EP 33: Elad Gil's secrets to long term relevance, finding the smartest founders, fundraising in 2023, AI market map, nuclear energy and more
This week on The Aarthi and Sriram Show we talk to a long time friend and repeat guest Elad Gil, Silicon Valley. Elad has been a fixture of the Silicon Valley scene for over 15 years and has seen multiple generations of startups come and go - and has invested in several iconic companies including Airbnb, Airtable, Coinbase, Figma, Flexport, Gitlab, Instacart, Notion, Pinterest to name a few.
In this episode, we wanted to get to the “real” Elad - how to be relevant for so long tech, effect of COVID on fundraising, judging a founder’s desperation, lay-offs, the future of FAANG (or MAMAA), AI, nuclear energy, human capital, and more!
Listen to the full conversation on:
“Airbnb was one of the first probably two or three companies I invested in.”
“I care more about the product market than the team for companies.”
“I've seen people who are quite mediocre and not very good actually in terms of execution or product do great because they just happened to be in the right market.”
“In the absence of an infinite capital environment, you need desperation to drive you; that's why you don't see a VP at Facebook starting a company because there's no desperation.”
“I think there are occasionally rare founders who really view something as their life's mission.”
“There's real value to being disingenuous as a founder because VCs won't back you if you say, ‘If it's a quick exit I'm fine with it.’”
“Unfortunately, what happened during COVID was that money was so abundant, valuations kept going higher, the timeline compressed, and everybody got a free round or two.”
“If you have $1M in revenue and 100 people, maybe you should cut your team down to 25 people.”
“Desperation drives hard acts”
“Google, or I guess, now Alphabet went from 110,000 to 190,000 people over two years. Then it laid off 6%, which is nothing.”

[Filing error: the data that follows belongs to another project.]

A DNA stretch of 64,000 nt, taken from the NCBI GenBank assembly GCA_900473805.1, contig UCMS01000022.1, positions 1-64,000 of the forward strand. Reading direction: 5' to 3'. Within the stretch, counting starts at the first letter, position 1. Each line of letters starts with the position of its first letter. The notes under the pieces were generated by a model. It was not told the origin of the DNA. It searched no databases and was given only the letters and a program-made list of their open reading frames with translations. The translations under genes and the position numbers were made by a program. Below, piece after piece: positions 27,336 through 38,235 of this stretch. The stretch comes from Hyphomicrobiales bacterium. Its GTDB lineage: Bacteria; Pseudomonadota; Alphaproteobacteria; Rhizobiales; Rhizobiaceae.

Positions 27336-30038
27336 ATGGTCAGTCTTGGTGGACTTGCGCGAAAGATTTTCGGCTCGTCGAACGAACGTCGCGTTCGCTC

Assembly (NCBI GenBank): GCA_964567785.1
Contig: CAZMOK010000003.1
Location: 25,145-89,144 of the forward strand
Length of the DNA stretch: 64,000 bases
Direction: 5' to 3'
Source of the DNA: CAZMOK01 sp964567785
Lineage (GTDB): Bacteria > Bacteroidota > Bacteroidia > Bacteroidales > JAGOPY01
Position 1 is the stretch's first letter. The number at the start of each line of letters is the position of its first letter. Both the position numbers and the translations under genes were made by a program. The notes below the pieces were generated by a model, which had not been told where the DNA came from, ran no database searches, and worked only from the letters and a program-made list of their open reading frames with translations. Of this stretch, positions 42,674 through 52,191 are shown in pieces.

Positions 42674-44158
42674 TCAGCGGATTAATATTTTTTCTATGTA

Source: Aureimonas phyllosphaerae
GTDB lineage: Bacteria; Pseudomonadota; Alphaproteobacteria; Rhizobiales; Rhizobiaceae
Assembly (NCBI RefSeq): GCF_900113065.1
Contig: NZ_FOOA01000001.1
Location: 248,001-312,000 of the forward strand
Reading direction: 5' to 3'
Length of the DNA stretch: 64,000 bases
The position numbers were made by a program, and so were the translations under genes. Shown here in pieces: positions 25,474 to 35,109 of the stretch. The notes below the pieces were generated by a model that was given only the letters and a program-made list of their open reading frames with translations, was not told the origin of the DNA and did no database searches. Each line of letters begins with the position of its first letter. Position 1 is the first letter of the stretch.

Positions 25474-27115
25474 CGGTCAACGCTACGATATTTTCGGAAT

“Twitter ended up with reducing the company by 75%, and the shipping velocity has gone up.”
“I don't know what specific path I'm going to take over time.”
“All the companies in the dotcom era were laying people off and Google sucked up all the great people. That's why they did so many amazing things”
“I invested in AI for about a decade, and nothing worked. All the value in the AI ecosystem went to incumbents.”
“Young people don’t want to be truck drivers. There’s going to be a huge hole in terms of labor markets. So, having self-driving technology is going to be a net positive.”
“If you actually look at the history of nuclear energy, in the mid-1970s oil lobby plus the green movement tried to shut it down. They were very effective in creating this perception that it's dirty and that it's dangerous.”
“More people per year are likely to be dying, falling off of roofs, and installing solar than from nuclear accidents.”
“There's an agenda to shut down nuclear capacity. You look at some countries like France, 70% of their energy production is still nuclear.”
“I don't know if the right is pro-nuclear. But the left is definitely anti-nuclear.”
“If you look at the history of the environmental lobby, it's traditionally been very anti-technology and anti-growth, and anti-abundance.”
“If you really care about the climate and the environment, you should set up a bunch of nuclear power plants.”
“Every major movement is started by a small number of young people.”
Mixer Labs gets acquired by Twitter
High Growth Handbook, book by Elad Gil
Tom Bombadil from Lord of Rings
Mark Zuckerberg almost selling facebook to Yahoo
Artificial General Intelligence (AGI)
Stewart Butterfield on adapting with COVID
R.I.P Good Times by Sequoia
Arthur Rock investing in Apple, Intel
LaMDA, Google chatbot
Imagen: text-to-image diffusion models
ChatGPT by OpenAI
Githut CoPilot: AI pair programmer
Helion: first to fusion
Emmet Penney: Nuclear Barbarian
In this episode, we cover:
[06:22] How to be relevant in Silicon Valley
[08:44] Elad’s first investment
[10:18] What investors look for in startups
[13:33] How to judge a founder’s desperation
[17:51] Where are ex-FAANG founders today?
[20:26] Did COVID ruin fundraising?
[28:51] Advice for founder CEOs on lay-offs
[30:49] The future of FAANG
[36:51] Fundraising 101
[42:26] What to do if you’ve been laid off
[44:35] Is this a good time to start a company?
[45:09] Past, present, and future of AI
[01:05:38] Why nuclear energy?
[01:19:11] Human intellectual capital
[01:25:48] Elad’s impact on humanity
This episode of The Aarthi and Sriram Show is very promising with the participation of Elad Gil, a seasoned expert on the Silicon Valley scene. With over 15 years of industry experience and investments in renowned companies such as Airbnb, Instacart and Notion, Elad is a first-hand witness to the evolution of technology and startups. It will be interesting to hear his perspectives on current fundraising challenges, team management, and future trends in AI and energy. I look forward to hearing his thoughts on how founders can navigate an ever-changing environment.